MVVM is a quite mature design pattern one can use with the microsoft WPF framework, or with Silverlight. You’ll find a lot of literature and tools on the web to start a new development with this pattern.
In this article, we show how MVVM can be implemented for a quite large application, and the value it brings in a Behavior Driven Development approach.
The project consists in the development of a point-of-sale application and management solution dedicated to corner shops.
The sale application is a .NET thick-client with a WPF GUI.
95% of the user interactions with this application are variants of a “sale a product” scenario, with various degrees of induced complexity : ranging from a simple change of sold quantity, to a real-time interaction with a third-party system for product booking and e-voucher printing.
As a consequence, most business scenarios are entangled in code, leading to a very high risk of regression during development. The company was already using an automated test tool, simulating clicks on the GUI, but this was a separated development stream, in a dedicated technology, and thus painful to develop and maintain.
To mitigate these risks, we decided to combine the following 2 approaches :
- From a methodology point of view, we decided to use a Behavior Driven Development approach using the GreenPepper test framework. All the specifications are written in GreenPepper wiki pages.
- From a software architecture point of view, we decided to implement a MVVM design pattern, so that the automated tests interact with the software at the highest possible level (very close to the view, above the business layer), without manipulating directly the graphical components.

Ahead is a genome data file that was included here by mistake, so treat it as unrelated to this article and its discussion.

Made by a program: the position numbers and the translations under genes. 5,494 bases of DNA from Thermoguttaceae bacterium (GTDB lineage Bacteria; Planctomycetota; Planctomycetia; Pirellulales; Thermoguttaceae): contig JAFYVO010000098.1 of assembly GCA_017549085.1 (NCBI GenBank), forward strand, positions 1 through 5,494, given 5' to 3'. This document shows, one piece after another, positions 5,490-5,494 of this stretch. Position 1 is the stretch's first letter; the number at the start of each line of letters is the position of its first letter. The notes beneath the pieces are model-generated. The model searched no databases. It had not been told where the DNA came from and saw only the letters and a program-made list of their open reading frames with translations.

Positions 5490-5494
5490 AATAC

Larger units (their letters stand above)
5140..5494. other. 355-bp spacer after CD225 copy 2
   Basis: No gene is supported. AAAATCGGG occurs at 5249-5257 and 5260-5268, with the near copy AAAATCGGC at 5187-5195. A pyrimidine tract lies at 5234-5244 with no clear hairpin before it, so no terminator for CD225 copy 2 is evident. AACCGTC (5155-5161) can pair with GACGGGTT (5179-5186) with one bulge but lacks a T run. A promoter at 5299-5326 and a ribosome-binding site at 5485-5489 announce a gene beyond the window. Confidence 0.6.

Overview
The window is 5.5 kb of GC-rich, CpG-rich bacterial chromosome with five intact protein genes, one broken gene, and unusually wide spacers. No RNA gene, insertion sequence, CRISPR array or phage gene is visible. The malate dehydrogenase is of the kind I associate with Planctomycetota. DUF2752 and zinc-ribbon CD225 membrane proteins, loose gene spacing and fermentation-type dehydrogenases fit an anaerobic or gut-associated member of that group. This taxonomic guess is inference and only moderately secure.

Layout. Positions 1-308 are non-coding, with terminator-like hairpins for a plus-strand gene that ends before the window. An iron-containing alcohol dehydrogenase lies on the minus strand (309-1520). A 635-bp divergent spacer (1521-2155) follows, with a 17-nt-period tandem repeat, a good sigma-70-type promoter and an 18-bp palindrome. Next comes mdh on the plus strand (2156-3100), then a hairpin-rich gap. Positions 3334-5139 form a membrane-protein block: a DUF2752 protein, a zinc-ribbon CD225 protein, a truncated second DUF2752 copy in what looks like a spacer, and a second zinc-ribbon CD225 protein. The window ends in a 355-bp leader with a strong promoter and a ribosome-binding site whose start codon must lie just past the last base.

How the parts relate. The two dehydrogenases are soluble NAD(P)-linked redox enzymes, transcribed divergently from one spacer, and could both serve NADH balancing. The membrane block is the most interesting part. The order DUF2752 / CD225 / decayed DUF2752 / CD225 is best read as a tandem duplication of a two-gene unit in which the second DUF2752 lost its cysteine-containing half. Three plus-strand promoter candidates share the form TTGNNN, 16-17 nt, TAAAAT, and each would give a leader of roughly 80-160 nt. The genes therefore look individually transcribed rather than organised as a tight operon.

Behavior Driven Development ?
I will not describe here the BDD approach in details. The main idea is to provide to non-technical people a way to write an acceptance test harness by describing the software behavior through scenarios. In BDD, the requirements are usually described using the given/when/then formalism :
- Given some initial context
- When some event occurs
- Then ensure some outcomes
With GreenPepper, we can get very close to this formalism (setup/accept/check) and even more since the version 2.6 with special annotations.
Let’s see how a design pattern can help integrating with GreenPepper.
MVVM is an avatar of the traditional MVC pattern, leveraging on the capabilities of WPF to have a more dedicated and efficient pattern for this technology.
M-V-VM stands for Model – View – ViewModel, where ViewModel is a “Model of the View”, an abstraction of the GUI, exposing the content to be displayed and implementing all the behavior of the GUI, but deferring all the graphic stuff to the View layer.
In concrete terms, a ViewModel is a simple POCO class exposing Properties coming from the Model, and exposing “Command” methods that will be bound to events occurring on the View. It has (almost) no dependency to graphical libraries, nor to the View, thus achieving a very loose coupling.
The interaction with the View relies on the very powerful (yet complex) mechanism of WPF bindings. Bindings allow to map a Property from a ViewModel in the View in both directions (an update of the property is automatically reflected on the GUI, with no code, and an input from the user is forwarded to the underlying property). They also allow to bind the Command methods to events on the GUI (mouse clicks and so on, are propagated to the ViewModel).